Baseball Prospectus has been Daza’s most prominent champions of late, and their placement of him at 9th in the system recently is no exception. Here’s Jeffrey Paternostro on Daza:
He’s a quick-twitch athlete, a plus runner who’s a steady defender in center field, and he shows enough arm for right. His bat needs to take a step forward to get him over the hump from fourth outfielder to starter, though.
Daza’s swing is loose—in a good way—with quick wrists. It’s bat speed over barrel control at present. He has the raw physical tools for average hit, but struggles with spin and his general aggressiveness at the plate looks ripe for exploitation by major-league arms. There’s enough strength and loft—he’ll put a charge in a mistake—to project average power, but you wonder how much of that he will get into games against elite pitching.
Daza currently ranks 18th in MLB.com’s organizational roundup:
Daza is a gifted hitter with a knack for serving line drives to the opposite field. His approach yields very little home run power, however, and the ease with which he makes contact cuts into his walk totals. He has gotten faster as he has firmed up his body and now has plus speed and some basestealing acumen.
While there’s some question whether Daza can make enough offensive impact to warrant playing every day at the big league level, his speed and defensive ability give him value as a fourth outfielder. He’s the best center-field defender in the system, with his quick first step and fine instincts allowing him to cover plenty of ground. He also has the strongest outfield arm among Rockies farmhands, enabling him to play all three spots.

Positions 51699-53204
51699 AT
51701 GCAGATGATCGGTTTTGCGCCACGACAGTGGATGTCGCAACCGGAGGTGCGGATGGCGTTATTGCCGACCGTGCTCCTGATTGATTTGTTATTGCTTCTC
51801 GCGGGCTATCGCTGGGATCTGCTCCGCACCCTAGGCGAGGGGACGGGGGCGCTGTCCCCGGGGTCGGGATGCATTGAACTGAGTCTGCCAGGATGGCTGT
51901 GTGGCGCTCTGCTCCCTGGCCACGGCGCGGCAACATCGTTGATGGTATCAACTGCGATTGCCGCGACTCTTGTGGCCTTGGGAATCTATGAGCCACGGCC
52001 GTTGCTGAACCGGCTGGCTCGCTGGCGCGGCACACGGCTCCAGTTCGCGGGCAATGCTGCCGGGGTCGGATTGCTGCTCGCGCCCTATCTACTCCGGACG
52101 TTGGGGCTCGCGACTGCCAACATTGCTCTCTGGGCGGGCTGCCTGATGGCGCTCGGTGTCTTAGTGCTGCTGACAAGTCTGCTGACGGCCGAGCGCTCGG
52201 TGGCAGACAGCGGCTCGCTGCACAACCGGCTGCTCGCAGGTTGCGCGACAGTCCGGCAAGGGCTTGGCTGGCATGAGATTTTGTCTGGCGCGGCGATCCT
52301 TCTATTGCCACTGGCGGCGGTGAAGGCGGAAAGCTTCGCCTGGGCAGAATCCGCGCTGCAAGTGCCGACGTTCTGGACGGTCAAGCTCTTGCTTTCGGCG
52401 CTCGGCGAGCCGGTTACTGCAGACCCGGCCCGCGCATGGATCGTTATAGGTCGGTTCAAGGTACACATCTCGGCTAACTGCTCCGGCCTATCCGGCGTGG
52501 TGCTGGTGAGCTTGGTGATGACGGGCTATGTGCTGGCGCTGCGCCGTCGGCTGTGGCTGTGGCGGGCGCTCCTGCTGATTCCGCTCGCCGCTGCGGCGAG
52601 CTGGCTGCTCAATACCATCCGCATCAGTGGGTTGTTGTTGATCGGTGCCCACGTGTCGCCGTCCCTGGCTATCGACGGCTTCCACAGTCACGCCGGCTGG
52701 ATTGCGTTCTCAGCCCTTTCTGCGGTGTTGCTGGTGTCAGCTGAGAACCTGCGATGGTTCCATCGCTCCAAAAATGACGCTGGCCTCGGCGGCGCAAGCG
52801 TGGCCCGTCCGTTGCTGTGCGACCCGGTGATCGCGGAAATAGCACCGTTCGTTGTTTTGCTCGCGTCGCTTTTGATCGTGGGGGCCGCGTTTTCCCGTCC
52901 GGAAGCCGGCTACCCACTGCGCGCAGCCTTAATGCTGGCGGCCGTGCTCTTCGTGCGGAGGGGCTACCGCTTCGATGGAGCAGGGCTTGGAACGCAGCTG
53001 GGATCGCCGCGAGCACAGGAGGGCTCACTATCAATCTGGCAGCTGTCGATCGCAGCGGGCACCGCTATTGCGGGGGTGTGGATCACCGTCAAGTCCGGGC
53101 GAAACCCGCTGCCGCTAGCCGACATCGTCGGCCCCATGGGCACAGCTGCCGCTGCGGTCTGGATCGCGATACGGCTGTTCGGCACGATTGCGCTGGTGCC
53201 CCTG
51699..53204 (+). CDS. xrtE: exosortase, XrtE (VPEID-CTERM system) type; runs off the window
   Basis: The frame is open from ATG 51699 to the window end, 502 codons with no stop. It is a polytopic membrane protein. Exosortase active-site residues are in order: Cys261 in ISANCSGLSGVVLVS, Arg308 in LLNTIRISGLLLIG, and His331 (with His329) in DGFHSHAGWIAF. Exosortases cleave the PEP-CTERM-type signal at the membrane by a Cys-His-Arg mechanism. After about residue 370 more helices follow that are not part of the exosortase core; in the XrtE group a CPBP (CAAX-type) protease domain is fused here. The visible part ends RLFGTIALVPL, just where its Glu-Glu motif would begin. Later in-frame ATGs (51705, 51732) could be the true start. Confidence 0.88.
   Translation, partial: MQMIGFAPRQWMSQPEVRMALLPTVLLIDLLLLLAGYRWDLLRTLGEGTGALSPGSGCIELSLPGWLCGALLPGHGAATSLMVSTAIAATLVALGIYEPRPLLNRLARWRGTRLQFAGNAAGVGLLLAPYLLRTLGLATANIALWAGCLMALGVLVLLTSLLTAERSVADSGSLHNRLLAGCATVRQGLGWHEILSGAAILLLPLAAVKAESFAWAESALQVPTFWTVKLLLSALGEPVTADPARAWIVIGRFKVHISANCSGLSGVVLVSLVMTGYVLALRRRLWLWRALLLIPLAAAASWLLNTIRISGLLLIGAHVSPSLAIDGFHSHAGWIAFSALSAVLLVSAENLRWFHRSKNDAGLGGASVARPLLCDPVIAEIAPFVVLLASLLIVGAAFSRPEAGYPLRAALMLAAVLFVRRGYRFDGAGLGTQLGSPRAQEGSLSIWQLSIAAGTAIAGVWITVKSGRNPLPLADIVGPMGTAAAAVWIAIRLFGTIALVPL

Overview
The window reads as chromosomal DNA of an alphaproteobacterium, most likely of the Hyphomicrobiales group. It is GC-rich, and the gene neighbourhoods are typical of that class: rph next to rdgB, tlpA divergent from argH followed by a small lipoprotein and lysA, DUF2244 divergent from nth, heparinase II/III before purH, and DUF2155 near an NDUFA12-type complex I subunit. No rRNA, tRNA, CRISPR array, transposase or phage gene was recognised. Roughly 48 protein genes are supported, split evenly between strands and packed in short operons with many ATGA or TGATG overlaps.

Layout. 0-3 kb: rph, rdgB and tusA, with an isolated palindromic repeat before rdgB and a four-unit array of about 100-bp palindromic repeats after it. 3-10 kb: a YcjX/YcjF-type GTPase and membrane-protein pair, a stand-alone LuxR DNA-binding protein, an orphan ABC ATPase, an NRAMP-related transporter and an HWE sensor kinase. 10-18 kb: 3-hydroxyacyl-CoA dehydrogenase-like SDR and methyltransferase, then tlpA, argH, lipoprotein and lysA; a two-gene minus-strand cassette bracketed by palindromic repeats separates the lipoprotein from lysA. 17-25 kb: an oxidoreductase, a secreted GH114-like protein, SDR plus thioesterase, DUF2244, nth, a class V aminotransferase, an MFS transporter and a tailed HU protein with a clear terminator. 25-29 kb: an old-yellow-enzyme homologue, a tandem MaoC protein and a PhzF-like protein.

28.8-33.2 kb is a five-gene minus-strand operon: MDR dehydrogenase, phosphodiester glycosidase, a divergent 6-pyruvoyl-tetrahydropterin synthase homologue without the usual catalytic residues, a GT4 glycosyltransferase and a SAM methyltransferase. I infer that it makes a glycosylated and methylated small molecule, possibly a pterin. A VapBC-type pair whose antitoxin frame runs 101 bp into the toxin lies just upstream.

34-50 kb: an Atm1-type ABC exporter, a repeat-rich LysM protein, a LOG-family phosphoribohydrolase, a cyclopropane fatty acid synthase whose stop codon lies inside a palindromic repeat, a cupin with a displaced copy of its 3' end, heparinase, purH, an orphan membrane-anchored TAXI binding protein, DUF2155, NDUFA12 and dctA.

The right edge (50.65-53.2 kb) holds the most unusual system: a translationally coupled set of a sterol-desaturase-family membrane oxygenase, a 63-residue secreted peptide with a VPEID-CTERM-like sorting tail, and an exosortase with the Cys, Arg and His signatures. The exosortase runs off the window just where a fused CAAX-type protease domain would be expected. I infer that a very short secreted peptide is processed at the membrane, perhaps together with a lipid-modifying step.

The 24-year old Daza represents a rarity in Colorado’s system — an honest to goodness right-handed hitting outfield prospect. More important than handedness is Daza’s status as likely the organization’s best defensive outfielder. If you believe MLB.com’s evaluation, he possesses a 70 arm and plus speed, as well as a 55 hit tool. Certainly there are also warts with the profile, most notably a lack of power, concerns that the hit tool won’t play as well against more advanced pitching, and the fact that he only got to Double-A as a 24-year old.
Still, put it all together and you get a very likely (again, right-handed!) MLB 4th outfielder with the potential to be a big league regular if the defense and hit tool both play up. That’s a valuable package and a big reason why I ranked Daza 11th on my personal list with a 40+ Future Value. Even if Daza just becomes a poor man’s version of Raimel Tapia (to whom I’ve previously compared Daza) or even just a rich man’s Noel Cuevas, that’s a big win for a prospect who a year or two ago was on his way out of pro ball altogether.
Daza finds himself on the outside of the 2019 Major League roster picture and may be ticketed for a return engagement to Hartford to begin his second option year. I see him ascending to Triple-A before too long in 2019 though, where in September his speed and defense would make him a good stretch run call-up. He’ll be competing for “right-handed outfield reserve” reps with Cuevas and I think this year that’s a competition Daza will win.